I have always been a huge fan of Facebook. I’ve come to their defence many times. Over the News Feed controversy, I sided with them (if you don’t want people to see something, why are you posting it on Facebook?). While people were complaining about Facebook opening its doors, I welcomed the change (networks and privacy settings overcome any issues there). When people were afraid of the API and Facebook “selling your personal information to third party companies,” I came to its defence by explaining the nature of an API to non-programmers.
But this time, they’ve gone too far.
The news on Facebook Beacon just keeps getting worse and worse. Facebook Beacon is a service that runs on third-party sites, publishing user actions to the news feed. For example, if you go to eBay or Blockbuster and make a purchase, this will show up in your Facebook mini-feed. This is problematic for many reasons, for example, Christmas shopping or embarrassing personal purchases. It’s one thing if a user has taken an action on Facebook.com – that is expected to be shared in some way. But this is on third-party websites.
Furthermore, Beacon tracks Facebook users when they’re logged-off and it even tracks non-users and users with deactivated accounts. Whose bright idea was that? This was discovered by security researchers, not announced by Facebook.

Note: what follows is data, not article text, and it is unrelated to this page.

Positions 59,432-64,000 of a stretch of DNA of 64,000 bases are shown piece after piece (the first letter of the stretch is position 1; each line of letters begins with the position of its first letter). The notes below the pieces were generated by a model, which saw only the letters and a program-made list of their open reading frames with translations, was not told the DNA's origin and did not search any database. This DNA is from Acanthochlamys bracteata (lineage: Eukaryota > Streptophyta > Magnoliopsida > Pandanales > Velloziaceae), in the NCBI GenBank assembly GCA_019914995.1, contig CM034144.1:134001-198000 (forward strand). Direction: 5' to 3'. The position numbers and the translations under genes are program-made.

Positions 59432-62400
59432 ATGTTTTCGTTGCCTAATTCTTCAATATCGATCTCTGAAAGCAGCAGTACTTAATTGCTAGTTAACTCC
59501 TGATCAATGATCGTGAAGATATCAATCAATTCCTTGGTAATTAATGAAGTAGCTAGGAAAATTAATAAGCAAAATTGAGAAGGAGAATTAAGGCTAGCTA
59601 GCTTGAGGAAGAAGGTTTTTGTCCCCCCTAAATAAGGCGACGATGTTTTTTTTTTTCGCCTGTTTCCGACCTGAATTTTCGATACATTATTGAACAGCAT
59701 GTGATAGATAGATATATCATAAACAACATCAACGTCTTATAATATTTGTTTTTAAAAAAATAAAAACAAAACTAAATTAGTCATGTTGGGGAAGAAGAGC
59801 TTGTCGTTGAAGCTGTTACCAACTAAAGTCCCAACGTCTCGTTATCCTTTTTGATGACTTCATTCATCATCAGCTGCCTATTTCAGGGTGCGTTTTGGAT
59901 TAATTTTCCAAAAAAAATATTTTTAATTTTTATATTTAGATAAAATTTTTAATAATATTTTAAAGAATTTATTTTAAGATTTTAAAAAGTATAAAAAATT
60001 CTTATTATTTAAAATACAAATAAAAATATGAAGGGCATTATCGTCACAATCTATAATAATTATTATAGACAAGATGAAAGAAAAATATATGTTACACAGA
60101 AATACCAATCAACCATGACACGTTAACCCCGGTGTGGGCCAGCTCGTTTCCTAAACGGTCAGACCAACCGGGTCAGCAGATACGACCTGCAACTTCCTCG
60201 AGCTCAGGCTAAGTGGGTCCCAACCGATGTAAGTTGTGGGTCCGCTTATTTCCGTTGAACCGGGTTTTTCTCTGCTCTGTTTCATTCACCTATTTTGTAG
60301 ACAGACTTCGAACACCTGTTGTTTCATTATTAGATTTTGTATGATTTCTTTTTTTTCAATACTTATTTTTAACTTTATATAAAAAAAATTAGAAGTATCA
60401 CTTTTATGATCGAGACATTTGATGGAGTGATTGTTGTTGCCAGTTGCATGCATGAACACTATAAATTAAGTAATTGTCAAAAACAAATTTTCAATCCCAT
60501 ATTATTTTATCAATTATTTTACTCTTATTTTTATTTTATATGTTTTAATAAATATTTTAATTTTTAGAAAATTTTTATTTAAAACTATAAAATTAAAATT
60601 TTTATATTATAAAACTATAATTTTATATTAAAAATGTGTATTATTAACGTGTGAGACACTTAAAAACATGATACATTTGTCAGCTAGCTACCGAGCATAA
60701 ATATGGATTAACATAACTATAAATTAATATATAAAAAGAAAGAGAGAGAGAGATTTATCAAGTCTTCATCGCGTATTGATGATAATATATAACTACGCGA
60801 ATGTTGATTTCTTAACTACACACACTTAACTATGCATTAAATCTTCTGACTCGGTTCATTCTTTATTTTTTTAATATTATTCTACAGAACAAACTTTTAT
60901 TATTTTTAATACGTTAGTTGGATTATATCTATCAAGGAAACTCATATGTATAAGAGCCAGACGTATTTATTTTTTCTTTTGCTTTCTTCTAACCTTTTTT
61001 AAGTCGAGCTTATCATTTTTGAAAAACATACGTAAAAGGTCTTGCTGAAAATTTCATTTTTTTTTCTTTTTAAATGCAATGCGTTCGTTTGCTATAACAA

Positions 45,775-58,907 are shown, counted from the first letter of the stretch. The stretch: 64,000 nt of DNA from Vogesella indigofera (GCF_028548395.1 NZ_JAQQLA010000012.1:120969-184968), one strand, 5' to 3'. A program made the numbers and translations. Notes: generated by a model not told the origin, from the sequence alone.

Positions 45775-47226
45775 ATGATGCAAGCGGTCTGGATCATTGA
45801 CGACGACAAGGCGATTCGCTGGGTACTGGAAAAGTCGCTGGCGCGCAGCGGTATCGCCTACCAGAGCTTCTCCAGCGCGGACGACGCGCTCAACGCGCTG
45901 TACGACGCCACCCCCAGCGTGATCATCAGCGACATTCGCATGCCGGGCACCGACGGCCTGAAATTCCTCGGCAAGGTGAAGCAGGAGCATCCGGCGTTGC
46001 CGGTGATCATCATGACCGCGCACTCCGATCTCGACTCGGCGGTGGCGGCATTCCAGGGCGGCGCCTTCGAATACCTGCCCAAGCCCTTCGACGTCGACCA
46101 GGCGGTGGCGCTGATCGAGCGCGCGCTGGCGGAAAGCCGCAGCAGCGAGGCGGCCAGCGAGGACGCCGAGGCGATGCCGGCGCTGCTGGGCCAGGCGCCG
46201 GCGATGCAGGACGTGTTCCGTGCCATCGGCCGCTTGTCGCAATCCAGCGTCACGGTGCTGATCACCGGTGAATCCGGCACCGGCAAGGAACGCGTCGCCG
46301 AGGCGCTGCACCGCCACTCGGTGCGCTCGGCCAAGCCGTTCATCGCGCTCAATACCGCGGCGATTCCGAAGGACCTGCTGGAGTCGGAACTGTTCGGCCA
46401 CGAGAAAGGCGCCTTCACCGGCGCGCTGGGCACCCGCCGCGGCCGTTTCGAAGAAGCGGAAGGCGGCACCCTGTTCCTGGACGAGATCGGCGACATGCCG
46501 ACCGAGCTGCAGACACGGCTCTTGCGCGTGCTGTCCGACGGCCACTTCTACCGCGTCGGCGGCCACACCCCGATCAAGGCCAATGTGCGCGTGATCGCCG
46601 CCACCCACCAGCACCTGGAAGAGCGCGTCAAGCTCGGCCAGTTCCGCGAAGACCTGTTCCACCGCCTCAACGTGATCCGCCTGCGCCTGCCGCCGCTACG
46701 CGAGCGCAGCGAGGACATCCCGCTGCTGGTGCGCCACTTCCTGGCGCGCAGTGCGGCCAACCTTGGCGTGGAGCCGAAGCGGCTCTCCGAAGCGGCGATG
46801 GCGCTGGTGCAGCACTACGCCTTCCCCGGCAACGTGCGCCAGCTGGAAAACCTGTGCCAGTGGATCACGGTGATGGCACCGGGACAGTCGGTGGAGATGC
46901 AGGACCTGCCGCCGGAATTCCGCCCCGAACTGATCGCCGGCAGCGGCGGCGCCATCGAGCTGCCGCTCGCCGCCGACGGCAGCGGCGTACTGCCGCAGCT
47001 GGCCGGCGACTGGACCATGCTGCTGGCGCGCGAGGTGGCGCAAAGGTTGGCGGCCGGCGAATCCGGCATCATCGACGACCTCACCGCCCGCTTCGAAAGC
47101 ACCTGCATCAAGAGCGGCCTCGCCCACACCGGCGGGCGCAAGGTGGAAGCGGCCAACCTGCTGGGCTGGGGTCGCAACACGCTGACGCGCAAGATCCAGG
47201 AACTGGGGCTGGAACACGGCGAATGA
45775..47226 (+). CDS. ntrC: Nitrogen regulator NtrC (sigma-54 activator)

Facebook initially responded by changing Beacon to request a user’s permission before publishing a story, but calls for a universal opt-out have been ignored.
Until now. As I am writing this post, I am stumbling upon news of Zuckerberg’s post from this morning on the Facebook blog. An apology and a universal opt-out was certainly in order and has now been delivered.
We’ve made a lot of mistakes building this feature, but we’ve made even more with how we’ve handled them. We simply did a bad job with this release, and I apologize for it.
At first we tried to make it very lightweight so people wouldn’t have to touch it for it to work. The problem with our initial approach of making it an opt-out system instead of opt-in was that if someone forgot to decline to share something, Beacon still went ahead and shared it with their friends. It took us too long after people started contacting us to change the product so that users had to explicitly approve what they wanted to share. Instead of acting quickly, we took too long to decide on the right solution. I’m not proud of the way we’ve handled this situation and I know we can do better.
Is this becoming a pattern? Once was commendable, but you’d think they might have learned their lesson. There is a lot of potential for Facebook to provide value for users and monetize itself in the process, but it has to take privacy more seriously. Whose bright idea was it to make Beacon opt-in by default? And with no opt-out? If you look at Google, they’ve been successful at making money off people’s personal data (e.g. Gmail contextual ads) without compromising privacy or being intrusive. At the very least, Facebook needs to learn to err on the side of caution.
Let’s hope this is the last time Zuckerberg needs to blog an apology.
3 thoughts on “Ok, Facebook, you’ve crossed the line”
It’s all about profit. The owners of facebook can’t give a crap if you don’t like it. It’s a money grab, and stopping it won’t help.
There’s nothing wrong with turning a profit. The problem is maintaining the same sort of high quality that Facebook has had while they experiment with things like this. Google was able to do it with contextual ads, but that was a bit of a rarity. Facebook is trying to find it’s own niche, but it needs to be more careful about respecting user privacy along the way.